Category Archive: Arya Sangha

Mar 09

Nandaka’s Advice – Translated by Ānandajoti Bhikkhu

UntitledGracious One addressed the venerable Nandaka: “Advise the nuns, Nandaka, instruct the nuns, Nandaka, give a Dhamma talk to the nuns, brāhmaṇa.”

“Very well, reverend Sir,” and venerable Nandaka, having replied to the Gracious One, dressed in the morning time, and picked up his bowl and robe, entered Sāvatthī for alms.

While sitting on one side venerable Nandaka said this to those nuns: “Sisters, this will be a talk in which I put questions, herein, when you understand, you should say: ‘We understand,’ when you don’t understand, you should say: ‘We don’t understand.’ But if for you there is doubt or uncertainty herein you should ask in return: ‘This that you said, reverend Sir, what is its meaning?’ ”

“So far, reverend Sir, we are uplifted and satisfied with the noble Nandaka, and for the noble Nandaka making this invitation to us.”

The Instruction on the Internal Sense Spheres
“What do you think of this, sisters, is the eye permanent or impermanent?
“Impermanent, reverend Sir.”
“But that which is impermanent, is that unpleasant or pleasant?”
“Unpleasant, reverend Sir.”
“But that which is unpleasant and changeable, is it proper to regard it thus: ‘This is mine, this I am, this is my Self?’ ”
“Certainly not, reverend Sir.”…..

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Feb 22

Three Discourses concerning Mahāpajāpatī Gotamī

Untitled“It is possible, Ānanda, that women, in this Dhamma and Discipline taught by the Realised One, having gone forth from the home to the homeless life, to directly experience the fruit of Stream Entry, and the fruit of Once-Returning, and the fruit of Non-Returning, and the fruit of Liberation.”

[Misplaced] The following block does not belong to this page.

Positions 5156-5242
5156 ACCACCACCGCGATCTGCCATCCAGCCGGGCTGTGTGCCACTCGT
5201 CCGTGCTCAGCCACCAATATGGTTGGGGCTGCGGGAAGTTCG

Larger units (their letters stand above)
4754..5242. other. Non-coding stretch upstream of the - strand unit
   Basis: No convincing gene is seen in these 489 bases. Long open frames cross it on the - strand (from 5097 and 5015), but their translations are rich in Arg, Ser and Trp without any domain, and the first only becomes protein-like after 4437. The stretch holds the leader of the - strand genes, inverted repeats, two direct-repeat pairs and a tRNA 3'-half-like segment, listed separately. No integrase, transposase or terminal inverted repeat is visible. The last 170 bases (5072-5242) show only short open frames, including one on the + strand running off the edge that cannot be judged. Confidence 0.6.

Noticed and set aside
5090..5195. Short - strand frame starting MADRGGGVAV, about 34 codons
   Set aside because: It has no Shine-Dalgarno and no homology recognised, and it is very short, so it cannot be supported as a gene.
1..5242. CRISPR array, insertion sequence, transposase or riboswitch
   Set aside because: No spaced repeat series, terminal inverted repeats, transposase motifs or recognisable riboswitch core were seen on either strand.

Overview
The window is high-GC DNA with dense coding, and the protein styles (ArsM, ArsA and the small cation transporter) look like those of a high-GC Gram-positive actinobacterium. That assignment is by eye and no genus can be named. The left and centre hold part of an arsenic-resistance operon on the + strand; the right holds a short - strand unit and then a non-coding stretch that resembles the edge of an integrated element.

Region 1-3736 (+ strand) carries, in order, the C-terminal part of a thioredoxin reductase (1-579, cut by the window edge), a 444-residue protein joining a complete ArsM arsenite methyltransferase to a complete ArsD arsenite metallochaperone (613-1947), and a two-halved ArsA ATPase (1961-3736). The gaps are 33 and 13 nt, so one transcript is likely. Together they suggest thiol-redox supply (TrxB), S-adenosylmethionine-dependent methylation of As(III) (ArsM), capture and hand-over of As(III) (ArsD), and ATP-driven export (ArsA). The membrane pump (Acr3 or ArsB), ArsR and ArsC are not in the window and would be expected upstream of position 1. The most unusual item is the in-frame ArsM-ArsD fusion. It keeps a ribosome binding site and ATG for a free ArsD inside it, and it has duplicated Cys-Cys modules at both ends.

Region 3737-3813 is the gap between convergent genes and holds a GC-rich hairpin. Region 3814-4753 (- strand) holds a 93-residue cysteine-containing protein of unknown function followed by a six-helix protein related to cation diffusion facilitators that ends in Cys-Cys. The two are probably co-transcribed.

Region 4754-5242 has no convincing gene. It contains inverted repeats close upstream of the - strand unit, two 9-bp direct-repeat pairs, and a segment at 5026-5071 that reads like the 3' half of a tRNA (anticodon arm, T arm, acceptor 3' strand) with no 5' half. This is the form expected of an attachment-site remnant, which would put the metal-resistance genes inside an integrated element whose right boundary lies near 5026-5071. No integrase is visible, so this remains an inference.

“If it is possible, reverend Sir, for women, in this Dhamma and Discipline taught by the Realised One, having gone forth from the home to the homeless life, to directly experience the fruit of Stream Entry, and the fruit of Once-Returning, and the fruit of Non-Returning, and the fruit of Liberation, and Mahāpajāpatī Gotamī was a great help, reverend Sir, she is the Gracious One’s maternal aunt, his wet-nurse, who looked after him and gave him milk, and after the Gracious One’s Mother had died, she gave him suck at the breast. It would be good, reverend Sir, if women could receive, in this Dhamma and Discipline taught by the Realised One, the going forth from the home to the homeless life.”

The Eight Serious Rules:-
“If, Ānanda, Mahāpajāpatī Gotamī accepts these eight serious rules, this will be the higher ordination for her:….

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Sep 05

Buddha-carita, or Life of Buddha – Aśvaghoṣa

UntitledTranslated by E B Cowell

The Sanskrit text of the Buddha-carita was published at the beginning of last year [i.e 1893] in the ‘Anecdota Oxoniensia,’ and the following English translation is now included in the series ‘Sacred Books of the East.’ It is an early Sanskrit poem written in India on the legendary history of Buddha, and therefore contains much that is of interest for the history of Buddhism, besides its special importance as illustrating the early history of classical Sanskrit literature.

It is ascribed to Aśvaghoṣa; and although there were several writers who bore that name, it seems most probable that our author was the contemparary and spiritual advisor of Kaniṣka in the first century of our era. Hiouen Thsang, who left India in A. D. 645, mentions him with Deva, Nāgārjuna, and Kumāralabdha, ‘as the four suns which illumine the world;’1 but our fullest account is given by I-tsing, who visited India in 673.

He states that Aśvaghoṣa was an ancient author who composed the Alaṅkāra-śāstra and the Buddha-carita-kāvya, – the latter work being of course the present poem.

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